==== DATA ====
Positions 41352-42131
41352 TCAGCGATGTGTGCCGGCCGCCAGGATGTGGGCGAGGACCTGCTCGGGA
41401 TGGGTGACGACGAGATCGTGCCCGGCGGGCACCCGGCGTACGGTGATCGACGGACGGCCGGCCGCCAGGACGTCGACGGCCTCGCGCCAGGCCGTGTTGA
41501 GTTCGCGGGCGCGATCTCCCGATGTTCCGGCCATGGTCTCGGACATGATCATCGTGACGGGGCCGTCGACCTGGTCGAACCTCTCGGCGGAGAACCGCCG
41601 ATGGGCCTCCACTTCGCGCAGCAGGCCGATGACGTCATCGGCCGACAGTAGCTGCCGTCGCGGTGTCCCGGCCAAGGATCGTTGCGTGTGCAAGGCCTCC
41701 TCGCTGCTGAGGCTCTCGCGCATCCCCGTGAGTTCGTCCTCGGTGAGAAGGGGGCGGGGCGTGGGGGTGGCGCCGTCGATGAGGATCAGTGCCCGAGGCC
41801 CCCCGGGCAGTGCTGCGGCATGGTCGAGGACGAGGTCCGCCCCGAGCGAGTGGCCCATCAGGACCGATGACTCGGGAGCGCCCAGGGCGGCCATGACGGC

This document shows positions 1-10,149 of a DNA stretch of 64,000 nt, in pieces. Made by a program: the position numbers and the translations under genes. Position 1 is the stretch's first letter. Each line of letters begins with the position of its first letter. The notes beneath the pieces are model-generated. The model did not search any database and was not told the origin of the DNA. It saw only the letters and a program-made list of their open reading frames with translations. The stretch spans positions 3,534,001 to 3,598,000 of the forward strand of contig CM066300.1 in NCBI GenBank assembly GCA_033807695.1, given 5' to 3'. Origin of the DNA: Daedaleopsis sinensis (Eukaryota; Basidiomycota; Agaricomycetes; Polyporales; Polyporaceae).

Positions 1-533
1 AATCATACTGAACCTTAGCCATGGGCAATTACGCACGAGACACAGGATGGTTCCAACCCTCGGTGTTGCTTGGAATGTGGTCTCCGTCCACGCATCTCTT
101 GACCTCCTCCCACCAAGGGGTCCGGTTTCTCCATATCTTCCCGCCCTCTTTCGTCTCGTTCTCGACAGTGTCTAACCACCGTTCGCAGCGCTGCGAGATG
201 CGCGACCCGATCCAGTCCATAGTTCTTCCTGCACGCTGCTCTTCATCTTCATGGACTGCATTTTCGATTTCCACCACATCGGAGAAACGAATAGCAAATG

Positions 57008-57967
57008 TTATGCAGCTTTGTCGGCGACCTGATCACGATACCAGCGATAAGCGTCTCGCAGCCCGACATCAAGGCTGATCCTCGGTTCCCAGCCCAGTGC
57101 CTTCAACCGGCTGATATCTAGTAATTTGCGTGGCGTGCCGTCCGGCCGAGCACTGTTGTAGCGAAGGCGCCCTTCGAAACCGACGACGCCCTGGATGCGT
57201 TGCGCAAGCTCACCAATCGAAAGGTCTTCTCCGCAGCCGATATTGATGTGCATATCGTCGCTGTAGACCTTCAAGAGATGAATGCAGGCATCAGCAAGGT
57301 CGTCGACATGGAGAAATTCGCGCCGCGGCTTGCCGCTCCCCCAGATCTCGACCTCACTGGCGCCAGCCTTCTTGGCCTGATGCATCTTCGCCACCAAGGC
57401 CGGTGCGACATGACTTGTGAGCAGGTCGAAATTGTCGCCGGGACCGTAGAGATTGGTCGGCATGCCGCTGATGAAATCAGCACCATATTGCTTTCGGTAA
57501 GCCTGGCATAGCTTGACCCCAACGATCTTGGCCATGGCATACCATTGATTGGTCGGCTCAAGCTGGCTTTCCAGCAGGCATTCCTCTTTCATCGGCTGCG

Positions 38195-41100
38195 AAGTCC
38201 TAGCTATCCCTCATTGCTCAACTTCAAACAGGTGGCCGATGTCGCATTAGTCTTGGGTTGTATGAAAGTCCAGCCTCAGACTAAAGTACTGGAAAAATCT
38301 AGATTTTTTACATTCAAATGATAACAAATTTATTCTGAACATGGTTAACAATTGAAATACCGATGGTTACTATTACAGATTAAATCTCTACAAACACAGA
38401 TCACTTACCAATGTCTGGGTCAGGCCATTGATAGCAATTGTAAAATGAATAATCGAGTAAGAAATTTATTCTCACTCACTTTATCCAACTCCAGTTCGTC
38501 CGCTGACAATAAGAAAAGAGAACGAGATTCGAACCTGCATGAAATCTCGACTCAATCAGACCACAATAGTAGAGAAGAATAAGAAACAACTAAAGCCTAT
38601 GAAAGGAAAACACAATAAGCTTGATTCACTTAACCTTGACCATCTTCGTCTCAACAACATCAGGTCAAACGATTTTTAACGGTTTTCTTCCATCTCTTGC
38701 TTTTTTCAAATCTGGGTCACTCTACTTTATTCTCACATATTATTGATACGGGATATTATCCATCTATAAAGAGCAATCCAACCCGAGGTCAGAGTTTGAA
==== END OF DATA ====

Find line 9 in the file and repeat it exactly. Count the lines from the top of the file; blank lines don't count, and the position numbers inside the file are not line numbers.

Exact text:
Positions 1-533